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Jail time for trolling

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In the U.K., a man was given an 18 week sentence for "sending a communication of an indecent or offensive nature", when he posted comments on a page set up to mourn someone's death.

Reading this article led me to check out the laws in the U.S.. Here's a page that neatly links to laws across the various states. So, an example from Arizona says:

A. A person commits harassment if, with intent to harass or with knowledge that the person is harassing another person, the person:

1. Anonymously or otherwise contacts, communicates or causes a communication with another person by verbal, electronic, mechanical, telegraphic, telephonic or written means in a manner that harasses.

Typically, these laws aren't just about the internet. They're part of laws saying (for instance) that following a person around in a public place, with no legitimate purpose, and after being told to desist, is harassment.

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  • 2 weeks later...
Do you agree with this idea?
I don't know enough about the specific laws. Many of them are laws that deal with threatening behavior. If properly defined, threatening behavior should be illegal. However, these laws also address behavior that is non-threatening. In general I don't think non-threatening communication should be illegal. However, a few of the laws speak to communication that takes place after the sender has been told to desist. I'm open to the idea of a law that supports the right of the owner of a web page (for instance) to tell some other person not to post to his page.
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What would be the distinction between "threatening" and "non-threatening"?

I need clarification about what you're asking here.

  • Do you mean in a communication like a letter or email?
  • Or do you mean a threat in the "physical world"?

Whichever one you mean, which of these two aspects are you asking about:

  • are you asking how one would go about defining it legally and objectively,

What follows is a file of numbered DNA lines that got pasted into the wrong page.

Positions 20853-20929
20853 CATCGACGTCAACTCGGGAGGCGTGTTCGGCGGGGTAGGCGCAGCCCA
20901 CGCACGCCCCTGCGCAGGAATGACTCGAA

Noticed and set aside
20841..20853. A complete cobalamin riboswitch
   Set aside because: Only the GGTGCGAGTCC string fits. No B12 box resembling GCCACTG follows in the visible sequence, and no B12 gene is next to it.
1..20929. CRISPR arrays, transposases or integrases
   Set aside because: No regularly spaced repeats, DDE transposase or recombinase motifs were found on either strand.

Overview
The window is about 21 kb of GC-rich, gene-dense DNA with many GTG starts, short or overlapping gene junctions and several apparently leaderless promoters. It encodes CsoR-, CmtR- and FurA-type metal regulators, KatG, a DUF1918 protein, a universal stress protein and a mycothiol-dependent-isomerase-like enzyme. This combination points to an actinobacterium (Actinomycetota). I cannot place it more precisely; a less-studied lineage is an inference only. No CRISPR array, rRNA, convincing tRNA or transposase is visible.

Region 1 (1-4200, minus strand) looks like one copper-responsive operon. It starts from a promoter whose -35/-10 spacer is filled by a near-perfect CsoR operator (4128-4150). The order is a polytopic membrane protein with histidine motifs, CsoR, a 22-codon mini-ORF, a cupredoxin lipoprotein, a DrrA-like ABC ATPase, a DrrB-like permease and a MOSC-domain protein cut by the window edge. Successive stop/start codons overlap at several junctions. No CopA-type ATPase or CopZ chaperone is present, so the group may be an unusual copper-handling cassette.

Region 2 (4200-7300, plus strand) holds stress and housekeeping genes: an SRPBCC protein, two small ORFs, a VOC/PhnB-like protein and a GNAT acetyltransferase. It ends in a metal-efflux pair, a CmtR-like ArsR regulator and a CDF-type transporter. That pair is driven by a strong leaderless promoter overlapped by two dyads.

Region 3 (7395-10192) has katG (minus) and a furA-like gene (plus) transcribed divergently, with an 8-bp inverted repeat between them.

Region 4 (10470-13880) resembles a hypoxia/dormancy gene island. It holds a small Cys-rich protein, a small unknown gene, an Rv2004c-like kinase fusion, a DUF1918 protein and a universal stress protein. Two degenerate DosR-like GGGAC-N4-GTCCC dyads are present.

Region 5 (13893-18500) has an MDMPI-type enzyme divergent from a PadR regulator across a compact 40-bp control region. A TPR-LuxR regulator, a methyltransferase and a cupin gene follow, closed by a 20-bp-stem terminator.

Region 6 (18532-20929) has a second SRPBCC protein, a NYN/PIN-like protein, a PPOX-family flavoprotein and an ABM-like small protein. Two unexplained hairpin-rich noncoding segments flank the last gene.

• or are you saying that you cannot imagine any other human being actually doing saying something to you or acting in some way toward you where you would be fearful for your safety?

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Proud father,

While reading this, please note that the term "you" is not directed at you personally. It is the hypothetical "you" (any man). I am using it as a catalyst. I find it less confusing to use "you and another man", then "a man and another man" or "a man and a women," or a "first party and a second party." The use of "you" is not an attmpet to insult you or be unkind to you, or accuse you of thinking a certain way.The distinction between threatening and non-threatening is a difficult thing to determine. What is threatening to one, is non-threatening to another.

If a man criticizes an idea you have, it is valid for you to say that you feel threatened because your idea is being threatened.

If your idea is a component that forms your identity, then it is logical to say that your identity is being threatend.

If your identity is a component of your being, then it is logical to say that you are being attacked.

Therefore, you can conclude that a person who is criticizing your idea, is directly threatening you.

What are the implications and consequences of condemning a man for threatening your ideas, by intellectually opposing them?

If you have ever criticized another idea, then you are as "guilty" as the man you condemn and therefore just as desserving of being condemned yourself? We would have to condemn all of humanity for this. We would all have to lock ourselves up.

So it seems that some forms of threatening behavior must acceptible, in order for men to be free.